Before starting out on neighbourhood planning and preparing a Neighbourhood Plan, it is important to fully understand what it is the community likes and dislikes about their local area. Placecheck is a user-friendly tool designed to help communities to articulate what it is about their local area they want preserved or what they want to change.
Placecheck also provides a starting point for assessing the historic environment at a neighbourhood level. It can be carried out by local people without additional support and can be used as the basis for drawing up a Neighbourhood Plan. It can also be used to start the process of drawing up a local list of heritage of local importance.
Placecheck is a very good way of agreeing what is good about a place and what can be improved.
The Placecheck website provides a series of questions which can be used to begin these discussions. It is also important to find out why the local area is the way it is. This will require looking at local historic records such as in local record offices, local history libraries, museums and using the Historic Environment Record.
By building a Neighbourhood Plan on the back of the understanding developed through carrying out a Placecheck, a community can ensure that the Plan supports changes which preserve and enhance local character. In a speech given at the English Heritage 'Heritage Champions Conference' in November 2012, Ed Vaizey, Minister for Culture, Communications and Creative Industries, welcomed the creation of Placecheck as a user friendly tool when referring to the neighbourhood planning process.
The evidence developed through Placecheck might also lead you to think about the following actions, although a Neighbourhood Plan may not be the most appropriate way to take these forward. Your local planning authority can advise you further.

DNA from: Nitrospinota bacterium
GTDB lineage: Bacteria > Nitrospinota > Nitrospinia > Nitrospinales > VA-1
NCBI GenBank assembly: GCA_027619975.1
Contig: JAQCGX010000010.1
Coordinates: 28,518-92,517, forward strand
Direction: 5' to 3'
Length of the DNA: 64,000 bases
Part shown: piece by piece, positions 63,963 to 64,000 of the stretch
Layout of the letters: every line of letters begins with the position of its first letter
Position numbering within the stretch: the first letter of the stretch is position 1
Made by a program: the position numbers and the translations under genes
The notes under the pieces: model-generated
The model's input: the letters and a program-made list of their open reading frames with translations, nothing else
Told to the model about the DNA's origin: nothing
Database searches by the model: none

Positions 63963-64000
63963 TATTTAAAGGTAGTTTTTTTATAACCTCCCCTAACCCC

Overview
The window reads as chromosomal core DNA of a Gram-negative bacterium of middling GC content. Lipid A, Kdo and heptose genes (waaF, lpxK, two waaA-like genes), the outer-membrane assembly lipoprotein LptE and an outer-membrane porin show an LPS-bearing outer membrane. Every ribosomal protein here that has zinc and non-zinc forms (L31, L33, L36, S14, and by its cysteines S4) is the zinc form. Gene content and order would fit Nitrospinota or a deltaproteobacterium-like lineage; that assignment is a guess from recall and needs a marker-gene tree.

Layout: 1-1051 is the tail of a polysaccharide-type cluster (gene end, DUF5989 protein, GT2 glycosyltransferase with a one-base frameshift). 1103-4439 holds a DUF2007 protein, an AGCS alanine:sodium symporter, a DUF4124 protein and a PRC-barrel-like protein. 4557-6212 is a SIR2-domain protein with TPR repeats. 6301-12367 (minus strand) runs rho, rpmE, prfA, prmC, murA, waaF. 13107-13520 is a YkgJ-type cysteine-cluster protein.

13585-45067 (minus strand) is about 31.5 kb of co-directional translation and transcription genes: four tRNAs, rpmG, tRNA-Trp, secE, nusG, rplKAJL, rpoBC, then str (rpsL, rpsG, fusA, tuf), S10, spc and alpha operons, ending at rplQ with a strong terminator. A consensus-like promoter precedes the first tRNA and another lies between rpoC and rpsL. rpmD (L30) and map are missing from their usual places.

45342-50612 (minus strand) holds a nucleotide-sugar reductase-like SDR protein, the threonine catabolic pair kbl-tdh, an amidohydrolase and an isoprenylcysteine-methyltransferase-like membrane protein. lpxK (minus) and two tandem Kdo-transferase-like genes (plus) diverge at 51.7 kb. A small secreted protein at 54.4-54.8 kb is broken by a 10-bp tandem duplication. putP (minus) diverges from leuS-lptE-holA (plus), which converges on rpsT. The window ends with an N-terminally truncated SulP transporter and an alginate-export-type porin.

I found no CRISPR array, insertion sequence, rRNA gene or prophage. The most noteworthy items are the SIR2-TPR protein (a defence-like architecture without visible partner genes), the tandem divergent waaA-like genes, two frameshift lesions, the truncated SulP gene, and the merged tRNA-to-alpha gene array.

These actions could include:
- Small scale improvements to the neighbourhood to enhance the appearance of the streets and public space
- Preparing guidance on the design of new development where it may affect a place's character
- Promoting best-practice in the conservation and reuse of local heritage assets and their settings
- Encouraging investment and enhancement of particular buildings and spaces especially those that are at risk
- Considering whether any buildings and spaces are worthy of protection through national designation or local designation
- Undertaking a conservation area appraisal, review or suggesting new conservation areas, the creation a local heritage list or local buildings at risk survey
Having completed a Placecheck, the information can be also used to begin a dialogue between the local community, owners, the local authority (especially those with responsibility for managing the historic environment) and voluntary groups (civic societies, building preservation trusts, etc) on how to improve the area.
Further sources of information
In addition to your initial Placecheck, you may wish to carry out a more detailed assessment of the historic character of your local area which will help to make your Plan more comprehensive and robust. A range of other methods and their possible applications are described in 'Understanding Place: An Introduction' which acts as a signpost to other help and advice including practical case studies.
Understanding Place: An Introduction
07 Jun 2010
There are many different techniques of historic characterisation tailored to different scales and circumstances. The main approaches used by English Heritage are summarised in this document.
English Heritage and CABE's 'Building in Context' toolkit provides further information on heritage and design issues. Its purpose is to stimulate a high standard of design when development takes place in historically sensitive areas.
Our web pages on improving your area and neighbourhood planning opportunities provide further guidance on the historic environment and the role of English Heritage in neighbourhood planning.
This advice can also be downloaded as a PDF.